kleinbl00, you're much more familiar both with the history of the south west as well as the issue of housing in general. If you have any opinions or insight, I'd love to hear them.


kleinbl00:

1) colonia must be a Texas term. We just called them slums.

2) The Texas definition of colonia would include my grandparents' house.

    Farmers began to sell their worst, often flood-prone, land to real estate developers who then divided it into lots for sale. The buyers, typically low-

    income farmworkers and immigrants, would build their homes slowly over time. Since the land was usually in unincorporated areas of a county, unscrupulous developers would rent or sell lots with promises, such as to install running water and electricity, or to hand over the title after a certain number of payments, and then never follow through.

Good thing my grandfather was a plumber.

3) I remember this.

    Colonias gained national notoriety for representing third-world conditions in the US, and in the 1980s federal and state governments responded. They passed new regulations on rural development and allocated more than $1 billion in infrastructure improvements.

All of a sudden the streets had names and about a third of them were paved. My mother had students (college students) who couldn't get mail because their house was the third one on the driveway on the left past the culvert. But then, over the course of a year in like '85, everyone had an address.

Which leads me to read this:

    More than 2000 colonias are identified within the U.S., with the highest concentration in Texas, however, they also exist in Arizona, California and New Mexico. Evidence suggests that there are more than 1,800 designated colonias in the state of Texas alone, somewhere around 138 in New Mexico, about 77 in Arizona, and 32 in California. These settlements are part of an informal sector or informal economy that is not bound by the structures of government regulations within labor, tax, health and safety, land use and environmental, civil rights, and immigration laws.

Yeah, see, Texas hates Mexicans. Arizona's a wasteland. California (Southern California) doesn't have water away from the coast. New Mexico? New Mexico is full of Chicanos whose families have been on their land for 400 years. HIspanics in New Mexico are a much more advantaged, integrated class than they are anywhere else and there was no attempt to pretend slums were anything but slums. Slums were a problem, slums were to be solved, slums were an affront to human decency and while slums still exist, for fuck's sake a trailer park beats the tar out of an unplumbed shack in the middle of dry camping.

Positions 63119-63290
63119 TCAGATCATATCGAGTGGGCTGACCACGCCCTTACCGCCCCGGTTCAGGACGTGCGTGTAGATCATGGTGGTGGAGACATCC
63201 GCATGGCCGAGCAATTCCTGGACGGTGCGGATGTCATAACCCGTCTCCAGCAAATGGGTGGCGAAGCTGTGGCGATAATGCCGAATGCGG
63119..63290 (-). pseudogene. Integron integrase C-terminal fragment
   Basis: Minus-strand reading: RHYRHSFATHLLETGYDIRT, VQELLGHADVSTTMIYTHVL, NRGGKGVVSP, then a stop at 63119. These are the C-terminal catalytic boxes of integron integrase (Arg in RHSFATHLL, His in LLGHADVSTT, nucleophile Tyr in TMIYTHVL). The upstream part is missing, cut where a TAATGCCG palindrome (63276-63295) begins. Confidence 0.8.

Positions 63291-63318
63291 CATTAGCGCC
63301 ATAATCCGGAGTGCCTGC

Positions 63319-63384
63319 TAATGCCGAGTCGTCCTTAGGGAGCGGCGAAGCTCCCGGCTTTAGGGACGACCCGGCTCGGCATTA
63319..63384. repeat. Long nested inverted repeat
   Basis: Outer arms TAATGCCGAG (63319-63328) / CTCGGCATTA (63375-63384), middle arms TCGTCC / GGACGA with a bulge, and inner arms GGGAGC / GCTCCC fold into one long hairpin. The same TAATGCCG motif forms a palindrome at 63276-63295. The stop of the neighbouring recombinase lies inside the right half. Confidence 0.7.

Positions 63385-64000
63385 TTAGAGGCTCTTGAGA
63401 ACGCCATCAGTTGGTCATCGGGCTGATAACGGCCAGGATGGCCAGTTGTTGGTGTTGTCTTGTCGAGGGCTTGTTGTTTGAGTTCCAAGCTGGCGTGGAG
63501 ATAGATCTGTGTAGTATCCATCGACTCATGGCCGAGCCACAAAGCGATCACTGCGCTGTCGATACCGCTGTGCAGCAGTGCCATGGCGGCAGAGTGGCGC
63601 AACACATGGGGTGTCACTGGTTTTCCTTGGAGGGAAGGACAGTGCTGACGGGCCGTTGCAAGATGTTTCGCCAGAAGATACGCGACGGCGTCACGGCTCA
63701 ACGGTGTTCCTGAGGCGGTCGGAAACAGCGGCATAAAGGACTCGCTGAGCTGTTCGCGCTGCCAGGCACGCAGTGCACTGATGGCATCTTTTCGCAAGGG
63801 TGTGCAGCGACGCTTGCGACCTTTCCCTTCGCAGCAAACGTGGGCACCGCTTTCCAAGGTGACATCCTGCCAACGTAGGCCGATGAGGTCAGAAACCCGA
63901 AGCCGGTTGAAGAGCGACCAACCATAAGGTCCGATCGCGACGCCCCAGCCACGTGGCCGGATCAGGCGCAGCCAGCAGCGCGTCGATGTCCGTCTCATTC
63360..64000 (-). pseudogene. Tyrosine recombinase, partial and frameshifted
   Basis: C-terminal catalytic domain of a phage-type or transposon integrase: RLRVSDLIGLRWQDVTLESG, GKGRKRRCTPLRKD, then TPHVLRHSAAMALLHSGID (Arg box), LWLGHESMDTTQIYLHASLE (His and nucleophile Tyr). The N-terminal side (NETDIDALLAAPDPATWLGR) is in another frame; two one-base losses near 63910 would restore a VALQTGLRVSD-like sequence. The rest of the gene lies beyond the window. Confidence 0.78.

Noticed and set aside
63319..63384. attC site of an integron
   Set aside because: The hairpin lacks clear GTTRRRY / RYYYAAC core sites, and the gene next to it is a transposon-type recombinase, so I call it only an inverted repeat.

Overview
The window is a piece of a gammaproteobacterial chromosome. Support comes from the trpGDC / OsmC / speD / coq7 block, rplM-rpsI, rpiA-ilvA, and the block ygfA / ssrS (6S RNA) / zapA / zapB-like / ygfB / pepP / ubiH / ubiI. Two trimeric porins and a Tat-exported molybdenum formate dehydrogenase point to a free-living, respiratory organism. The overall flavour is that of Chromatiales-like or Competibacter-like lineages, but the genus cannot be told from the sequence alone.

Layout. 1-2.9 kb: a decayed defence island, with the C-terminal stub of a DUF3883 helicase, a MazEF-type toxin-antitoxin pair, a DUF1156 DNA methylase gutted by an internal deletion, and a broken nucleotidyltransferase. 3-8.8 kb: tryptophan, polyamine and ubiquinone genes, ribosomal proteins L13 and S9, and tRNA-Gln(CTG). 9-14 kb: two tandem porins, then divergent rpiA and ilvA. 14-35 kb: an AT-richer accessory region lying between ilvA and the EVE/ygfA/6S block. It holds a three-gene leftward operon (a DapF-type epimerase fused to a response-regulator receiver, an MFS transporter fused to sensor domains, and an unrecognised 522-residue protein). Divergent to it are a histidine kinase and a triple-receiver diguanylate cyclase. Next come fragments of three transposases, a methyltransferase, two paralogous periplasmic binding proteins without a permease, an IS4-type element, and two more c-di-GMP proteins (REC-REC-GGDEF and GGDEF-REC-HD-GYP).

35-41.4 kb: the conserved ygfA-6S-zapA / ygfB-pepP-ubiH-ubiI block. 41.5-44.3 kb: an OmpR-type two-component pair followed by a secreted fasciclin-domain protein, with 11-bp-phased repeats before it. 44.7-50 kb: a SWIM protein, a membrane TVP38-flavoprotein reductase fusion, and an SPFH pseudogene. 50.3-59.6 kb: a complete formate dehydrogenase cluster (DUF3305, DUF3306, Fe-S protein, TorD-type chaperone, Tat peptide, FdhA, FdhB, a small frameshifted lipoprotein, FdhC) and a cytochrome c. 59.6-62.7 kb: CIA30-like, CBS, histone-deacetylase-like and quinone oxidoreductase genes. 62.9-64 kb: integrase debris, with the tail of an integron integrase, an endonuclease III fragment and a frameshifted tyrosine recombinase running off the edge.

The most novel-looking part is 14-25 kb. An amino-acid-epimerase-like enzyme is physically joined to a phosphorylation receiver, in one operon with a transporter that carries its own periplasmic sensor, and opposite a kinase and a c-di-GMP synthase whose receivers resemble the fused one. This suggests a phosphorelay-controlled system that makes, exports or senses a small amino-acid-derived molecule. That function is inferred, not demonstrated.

I drove past four or five of these slums when I needed car parts or CDs. They're empty and abandoned now. Meanwhile there are a lot more housing developments and thanks to tourism and gambling, a lot more jobs. And all of a sudden people aren't living in ramshackle shitholes made out of stolen plywood. Hey, you wanna see a rippin' example of white privilege?

    Homeownership rates for the poor and minorities, for one thing, are much higher in these kinds of informal subdivisions around the country.

    “That’s a great thing,” he says. “The inherent advantage of self-help housing is it provides homeownership opportunities to people normally locked out of that market.”

IF YOU CAN'T FUCKING SELL IT WHAT'S THE POINT

    “If a state like Texas made it impossible for these communities to develop in the first place, many of the families would have nowhere else to go,” he adds. “We should at least take steps to make sure it’s done more safely.”

Maybe you should give a shit about the poor rather than institutionalize slums.

    “The state of Texas is our greatest obstacle [to improving colonias],” says Democratic state Rep. Terry Canales. Leaning back in a leather chair in his law office in Edinburg, Mr. Canales says that in his six years in Austin “there have been more obstacles than victories. The problem that we’ve got is the current political climate doesn’t seem to lend itself to helping poor people, and that’s just the bottom line.”

I remember when Ann Richards was defeated. We watched, knowing that the progress made towards humanity by our boorish neighbors to the East would stop and the decline would begin. Now here we are, 22 years later, stroking our chins earnestly about whether or not squatter shantytowns are a good thing or a bad thing.

    All of which makes Durst, the colonias expert at Michigan State, think Texas may have stumbled on an affordable-housing solution. After decades of being criticized nationwide for having thousands of residents living in third-world conditions, the state is seeing residents – impoverished or not – create their own communities.

Fuck you, white guy at Michigan State. Come drive through one of these places and tell me what a great fucking leap forward they are.


posted by user-inactivated: 233 days ago